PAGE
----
Should Pennsylvania Judges Be ‘Elected’ or ‘Selected’?

"This judge is gonna deliver the most badass rulings."

"This judge is gonna deliver the most badass rulings."

Quick. Who was the last judge you voted for?

If your answer was, “How the hell should I know?” then congratulations, you are the crowd the co-sponsors of Pennsylvania House Bills 1815 and 1816 are catering to. Those bills, recently gaining steam in Harrisburg, would get rid of the current system Pennsylvania employs, in which judges are elected by the people.

Instead, they’d create what some have called a “hybrid” system: a citizen-based diverse commission of lawyers and non-lawyers which would select a list of nominees for judgeships, then hand them to the governor, who would, in turn, select the most qualified candidates.

The system we currently employ is one in which judges essentially run for office like any other politician. And in so doing, as noted by the Urban League in March, “Only once has an African American been elected to Pennsylvania’s Supreme Court,” according to the group’s testimony. “Moreover, there have been no justices or appellate judges of Hispanic or Asian descent.”

As noted by Politics Daily, “candidates for high courts raised $206.4 million for campaigns from 2000 through 2009, more than double the previous decade.” And in Pennsylvania in 2007 alone, the four candidates running for the state Supreme Court raised nearly $8 million. “[C]ampaign money is often donated by lawyers and law firms that can later argue cases before the same judges they helped get elected.” We are one of six states that choose all judges in pure partisan elections. Though, generally, states are moving away from this and similar systems.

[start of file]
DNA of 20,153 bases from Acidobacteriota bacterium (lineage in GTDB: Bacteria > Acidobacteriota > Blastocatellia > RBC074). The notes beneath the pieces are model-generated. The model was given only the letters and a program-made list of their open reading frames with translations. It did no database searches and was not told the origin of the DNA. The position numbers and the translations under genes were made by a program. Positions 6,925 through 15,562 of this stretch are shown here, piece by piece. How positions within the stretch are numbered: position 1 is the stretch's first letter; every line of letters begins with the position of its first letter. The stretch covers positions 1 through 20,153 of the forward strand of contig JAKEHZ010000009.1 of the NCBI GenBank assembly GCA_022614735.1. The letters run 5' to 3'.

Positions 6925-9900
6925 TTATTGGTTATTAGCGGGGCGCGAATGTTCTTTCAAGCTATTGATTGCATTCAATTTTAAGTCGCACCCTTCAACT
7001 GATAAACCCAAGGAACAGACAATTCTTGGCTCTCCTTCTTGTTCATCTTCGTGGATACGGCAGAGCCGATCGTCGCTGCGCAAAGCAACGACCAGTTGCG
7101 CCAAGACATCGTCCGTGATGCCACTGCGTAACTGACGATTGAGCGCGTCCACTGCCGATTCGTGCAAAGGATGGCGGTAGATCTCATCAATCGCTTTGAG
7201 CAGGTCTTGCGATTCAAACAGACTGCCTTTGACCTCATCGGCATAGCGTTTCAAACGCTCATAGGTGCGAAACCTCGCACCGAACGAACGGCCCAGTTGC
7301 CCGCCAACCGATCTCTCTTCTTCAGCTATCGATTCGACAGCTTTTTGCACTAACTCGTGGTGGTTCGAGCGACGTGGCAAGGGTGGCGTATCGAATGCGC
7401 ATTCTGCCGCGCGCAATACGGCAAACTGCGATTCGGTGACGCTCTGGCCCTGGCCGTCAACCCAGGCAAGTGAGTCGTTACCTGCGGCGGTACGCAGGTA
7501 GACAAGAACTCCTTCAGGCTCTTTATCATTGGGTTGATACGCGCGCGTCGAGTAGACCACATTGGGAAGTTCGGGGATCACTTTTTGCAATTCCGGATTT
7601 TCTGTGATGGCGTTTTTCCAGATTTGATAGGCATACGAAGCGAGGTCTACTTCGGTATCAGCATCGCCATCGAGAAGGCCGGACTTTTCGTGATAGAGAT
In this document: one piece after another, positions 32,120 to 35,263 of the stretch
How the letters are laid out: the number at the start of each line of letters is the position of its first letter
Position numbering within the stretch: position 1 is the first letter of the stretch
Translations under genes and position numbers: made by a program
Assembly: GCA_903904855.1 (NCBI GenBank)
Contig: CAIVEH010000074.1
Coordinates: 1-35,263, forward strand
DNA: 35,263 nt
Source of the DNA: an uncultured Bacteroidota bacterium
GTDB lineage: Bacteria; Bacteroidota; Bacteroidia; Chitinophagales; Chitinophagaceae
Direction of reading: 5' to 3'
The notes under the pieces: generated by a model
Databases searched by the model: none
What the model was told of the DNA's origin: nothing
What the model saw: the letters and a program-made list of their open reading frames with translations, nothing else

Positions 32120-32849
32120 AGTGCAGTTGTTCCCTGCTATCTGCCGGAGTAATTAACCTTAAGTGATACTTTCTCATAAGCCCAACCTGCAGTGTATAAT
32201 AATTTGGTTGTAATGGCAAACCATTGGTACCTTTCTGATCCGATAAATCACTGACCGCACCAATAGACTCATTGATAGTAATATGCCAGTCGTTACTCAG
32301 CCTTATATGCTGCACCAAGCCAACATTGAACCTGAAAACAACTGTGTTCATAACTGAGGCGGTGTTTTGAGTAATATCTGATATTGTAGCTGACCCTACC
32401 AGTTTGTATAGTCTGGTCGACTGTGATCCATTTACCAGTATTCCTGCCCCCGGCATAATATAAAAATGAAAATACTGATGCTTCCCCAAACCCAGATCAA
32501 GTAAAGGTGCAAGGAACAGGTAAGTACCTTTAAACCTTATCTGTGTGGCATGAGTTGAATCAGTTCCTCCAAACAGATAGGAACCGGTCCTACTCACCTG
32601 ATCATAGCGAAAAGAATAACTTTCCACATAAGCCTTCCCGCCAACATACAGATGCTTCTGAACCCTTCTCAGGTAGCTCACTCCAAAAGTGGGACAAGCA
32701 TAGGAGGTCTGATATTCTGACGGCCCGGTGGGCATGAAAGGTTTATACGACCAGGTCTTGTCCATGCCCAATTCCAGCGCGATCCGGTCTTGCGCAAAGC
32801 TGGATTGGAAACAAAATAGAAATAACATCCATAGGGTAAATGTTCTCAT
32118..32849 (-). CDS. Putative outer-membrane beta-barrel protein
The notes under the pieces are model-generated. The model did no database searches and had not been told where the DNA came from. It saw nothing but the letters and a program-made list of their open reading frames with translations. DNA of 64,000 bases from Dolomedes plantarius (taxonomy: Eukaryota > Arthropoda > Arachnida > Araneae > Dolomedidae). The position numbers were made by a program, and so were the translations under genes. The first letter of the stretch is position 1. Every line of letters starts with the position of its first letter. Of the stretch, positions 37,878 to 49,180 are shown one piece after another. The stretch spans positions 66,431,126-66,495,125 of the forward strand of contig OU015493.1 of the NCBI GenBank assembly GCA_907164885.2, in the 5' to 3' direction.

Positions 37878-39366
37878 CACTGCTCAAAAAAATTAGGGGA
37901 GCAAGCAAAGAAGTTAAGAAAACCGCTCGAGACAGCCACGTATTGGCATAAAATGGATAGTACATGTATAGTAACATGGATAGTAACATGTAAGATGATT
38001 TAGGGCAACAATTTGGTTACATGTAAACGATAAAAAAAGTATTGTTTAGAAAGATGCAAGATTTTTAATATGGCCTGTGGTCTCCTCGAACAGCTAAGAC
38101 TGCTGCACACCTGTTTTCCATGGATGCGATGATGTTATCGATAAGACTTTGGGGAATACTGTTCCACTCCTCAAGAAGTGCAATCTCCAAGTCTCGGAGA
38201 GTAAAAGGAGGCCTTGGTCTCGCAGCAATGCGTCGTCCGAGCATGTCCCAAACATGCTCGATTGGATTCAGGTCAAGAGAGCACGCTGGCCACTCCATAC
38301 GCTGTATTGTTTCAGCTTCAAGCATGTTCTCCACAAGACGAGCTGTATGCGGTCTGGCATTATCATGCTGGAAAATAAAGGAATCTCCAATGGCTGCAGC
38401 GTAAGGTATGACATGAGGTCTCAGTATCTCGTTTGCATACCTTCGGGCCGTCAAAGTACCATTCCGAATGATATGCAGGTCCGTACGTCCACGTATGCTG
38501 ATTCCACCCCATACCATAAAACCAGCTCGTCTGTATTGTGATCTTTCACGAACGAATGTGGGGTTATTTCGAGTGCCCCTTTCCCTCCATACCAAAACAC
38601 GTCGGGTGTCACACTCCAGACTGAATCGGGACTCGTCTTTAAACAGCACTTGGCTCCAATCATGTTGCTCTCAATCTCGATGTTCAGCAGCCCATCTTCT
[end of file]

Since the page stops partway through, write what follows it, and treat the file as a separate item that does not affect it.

The bills, continue the Urban League, offer “opportunities for qualified candidates without access to money and from diverse backgrounds to reach the bench. No person is excluded from the process due to a lack of resources or political connections.”

The ideas in the bills are also backed by “Pennsylvanians for Modern Courts,” though opposed by groups like the American Family Association of Pennsylvania.

2 Responses to “ Should Pennsylvania Judges Be ‘Elected’ or ‘Selected’? ”

  1. art kyriazis says:

    I am strongly in favor of the current system which allows the people to vote on who their judges will be.

    Every single poll and vote every taken on this subject agrees on this.

    In fact, to the extent that any polling has ever been taken on the subject, the people are in favor of limiting judicial terms and having retention elections for federal judges as well, though clearly this would fly in the face of Article III and the Federalist Papers.

    Nonetheless, the people like electing Judges and there is no compelling reason to think that an appointive system will generate better or higher quality Judges.

    To say otherwise would be to insult the Judiciary of Pennsylvania, which is outstanding and excellent, well-educated and learned. They are in no way, shape or form inferior to the Judges of our sister states New Jersey, Delaware or any other state that has an appointive Judiciary, which is what PMC and other advocates of appointive Judicial systems imply.

    Morever, in no way are our state Judges in any way inferior in learning or qualifications to our Federal Judges, who are appointed, and in fact, the vast majority of our Federal Judiciary are, in fact, drawn from our Common Pleas Court system.

    If elected Judges are so unqualified, why is it that Presidents, year after year, draw on the elected Judiciary of the various Common Pleas Courts of the various Counties to find their nominations for the various District Courts?????

    It is because in order to be elected a Judge in PA, you need to be of the highest ethical and academic character, and of the finest learned disposition.

    PA has the oldest state judicial system in the nation–older than the United States itself.

    We should not mess around with antiquity and excellence.

    Very truly yours,

    Art Kyriazis
    citizen

  2. Mason says:

    The election of judges turns them into politicians. Exactly what they are not supposed to be.

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